Bedtime Theology with the 3 yo...  

Me: Hey, today is St. Patrick's Day!

3 yo: Who's that?

Me: Oh, well, he was a saint and he lived in Ireland.

3 yo: Is it his birthday?

Me: Um, yeah, maybe. (Fib. It's his death day but I didn't want to go there.)

3 yo: Can we go to his birthday party?

Me: Well, he lived far, far away from here, and a long time ago.

3 yo: It's okay, we can take an airplane.

We don't make a huge deal of St. Patrick's Day at our house (though I am wee bit Irish) but I wouldn't mind making a bigger deal of the saints in general. The stories of the saints can inspire us, challenge us and invite us to imagine how we, too, might be called to orient our lives toward God.

Growing up Lutheran in the Midwest in the 1980s, I felt a bit suspicious of the whole business of saints. I'm sure I picked up that from adults around me who were themselves raised to steer clear of anything that seemed a bit "too Catholic." That attitude seems silly now, especially since I married a man baptized and (sort of) raised in the Catholic church. But its easy to avoid what seems different, so didn't think about saints, until I arrived at a Lutheran undergraduate school.

One cold November day during my freshman year of college, I stepped into the cafeteria, ready to grab my customary bagel sandwich, and instead was handed a rose by a young woman near the door. She had buckets of them, and passed them out to everyone. It's Saint Elizabeth of Hungary day, the woman said to my perplexed face, as if that meant anything to me, then she quickly continued the distribution to the next in line behind me.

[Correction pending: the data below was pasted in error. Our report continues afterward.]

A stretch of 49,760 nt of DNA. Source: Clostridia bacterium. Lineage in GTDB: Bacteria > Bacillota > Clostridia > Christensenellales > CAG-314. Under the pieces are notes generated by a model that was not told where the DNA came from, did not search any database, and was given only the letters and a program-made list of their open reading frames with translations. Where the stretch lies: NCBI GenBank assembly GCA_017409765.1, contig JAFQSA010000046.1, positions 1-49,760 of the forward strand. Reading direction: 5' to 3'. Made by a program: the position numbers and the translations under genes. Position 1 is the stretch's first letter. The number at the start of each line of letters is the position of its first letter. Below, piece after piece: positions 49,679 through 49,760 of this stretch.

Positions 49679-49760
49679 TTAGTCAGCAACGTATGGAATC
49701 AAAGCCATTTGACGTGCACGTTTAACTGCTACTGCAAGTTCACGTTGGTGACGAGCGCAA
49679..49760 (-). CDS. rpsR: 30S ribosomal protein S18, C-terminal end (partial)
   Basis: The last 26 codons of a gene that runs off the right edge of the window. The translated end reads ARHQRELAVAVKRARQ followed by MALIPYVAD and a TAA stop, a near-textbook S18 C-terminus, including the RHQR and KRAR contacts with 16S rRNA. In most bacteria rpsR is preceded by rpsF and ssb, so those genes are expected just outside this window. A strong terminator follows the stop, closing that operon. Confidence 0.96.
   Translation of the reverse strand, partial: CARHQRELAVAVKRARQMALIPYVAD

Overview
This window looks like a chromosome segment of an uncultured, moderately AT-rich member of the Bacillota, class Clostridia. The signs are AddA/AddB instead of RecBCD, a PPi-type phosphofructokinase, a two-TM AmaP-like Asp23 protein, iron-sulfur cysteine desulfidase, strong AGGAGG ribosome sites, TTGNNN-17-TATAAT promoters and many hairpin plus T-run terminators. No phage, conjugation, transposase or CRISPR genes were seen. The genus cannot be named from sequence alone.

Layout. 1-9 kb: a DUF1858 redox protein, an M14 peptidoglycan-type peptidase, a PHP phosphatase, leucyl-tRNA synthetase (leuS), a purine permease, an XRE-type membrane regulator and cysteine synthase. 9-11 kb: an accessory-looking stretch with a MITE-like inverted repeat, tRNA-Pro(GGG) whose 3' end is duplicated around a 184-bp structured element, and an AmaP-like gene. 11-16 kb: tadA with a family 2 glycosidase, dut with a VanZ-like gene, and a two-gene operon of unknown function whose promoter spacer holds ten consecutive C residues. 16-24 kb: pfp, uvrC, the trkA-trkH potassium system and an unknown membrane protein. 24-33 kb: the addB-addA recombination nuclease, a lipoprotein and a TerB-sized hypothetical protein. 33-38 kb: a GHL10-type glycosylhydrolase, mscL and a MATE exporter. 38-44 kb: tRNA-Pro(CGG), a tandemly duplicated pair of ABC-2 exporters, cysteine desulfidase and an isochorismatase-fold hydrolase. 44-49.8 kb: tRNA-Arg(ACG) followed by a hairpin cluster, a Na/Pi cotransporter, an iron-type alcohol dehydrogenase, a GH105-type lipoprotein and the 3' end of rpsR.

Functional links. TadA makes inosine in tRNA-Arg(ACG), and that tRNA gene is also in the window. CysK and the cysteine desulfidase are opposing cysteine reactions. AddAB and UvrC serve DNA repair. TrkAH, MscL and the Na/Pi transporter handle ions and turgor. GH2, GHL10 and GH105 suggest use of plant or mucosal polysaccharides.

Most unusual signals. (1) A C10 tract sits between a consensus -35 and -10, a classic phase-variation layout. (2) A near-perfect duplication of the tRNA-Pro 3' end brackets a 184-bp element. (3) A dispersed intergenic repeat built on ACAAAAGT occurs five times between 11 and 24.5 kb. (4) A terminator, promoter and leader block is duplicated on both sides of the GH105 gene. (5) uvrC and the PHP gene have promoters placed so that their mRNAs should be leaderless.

St. Elizabeth of Hungary, I eventually learned, was a princess who lived in the early 1200s. She built a hospital for the poor with money from her dowry and cared for them herself. The Miracle of the Roses is attributed to her: once when she took a basket of bread from her castle kitchen to the poor, she was stopped by someone suspecting her of stealing castle treasures. When she opened the basket, it was full of white and red roses. Elizabeth was made a saint in 1235, a few years after her death. She became a favorite saint for me, for her dedication to the poor and her willingness to use her power and influence for the sake of the vulnerable. I think about her story every November 17 and it encourages me toward generosity and to orient myself toward those in need.

Imagine learning to appreciate a saint at a Lutheran college! The experience opened me up to the idea of sainthood; I've since known many friends and acquaintances who have powerful stories of saints in their own lives. They keep them as tokens on coins or on small placards hung from a car rearview mirror. Some of them have stories about how a saint helped them through a difficult time or gave them hope. How does it all work? Are the miracles real? Who knows? Does it really matter? Must God be limited by my lack of imagination? The possibilities for holy intervention in our lives are beyond my knowing. There is a sacred beauty in naming these holy companions.

I haven't told my children much about saints; I guess it hasn't come up much beyond this little chat a few years ago. Maybe we could do a bit about it on St. Patrick's Day this year. After all, everyone is Irish on St. Patty's Day! It would be fun to go beyond green shamrocks and corned beef and explore with my children why some people are called saints. And because I'm Lutheran, I'll need to add this: Martin Luther said we're all saints and sinners, at the same time. We all mess up, of course. But we all have that holy spark in us, too. That spark that we all share moves us to do those little miracles that make a difference in the lives of others. There is sacred beauty in naming the holiness in ourselves, too. 

Note: Conversation occurred on March 17, 2017.


  1. What a great idea to have intentional conversations with our kiddos about saints; I have a lot to learn, too! Thanks!


Post a Comment

Popular Posts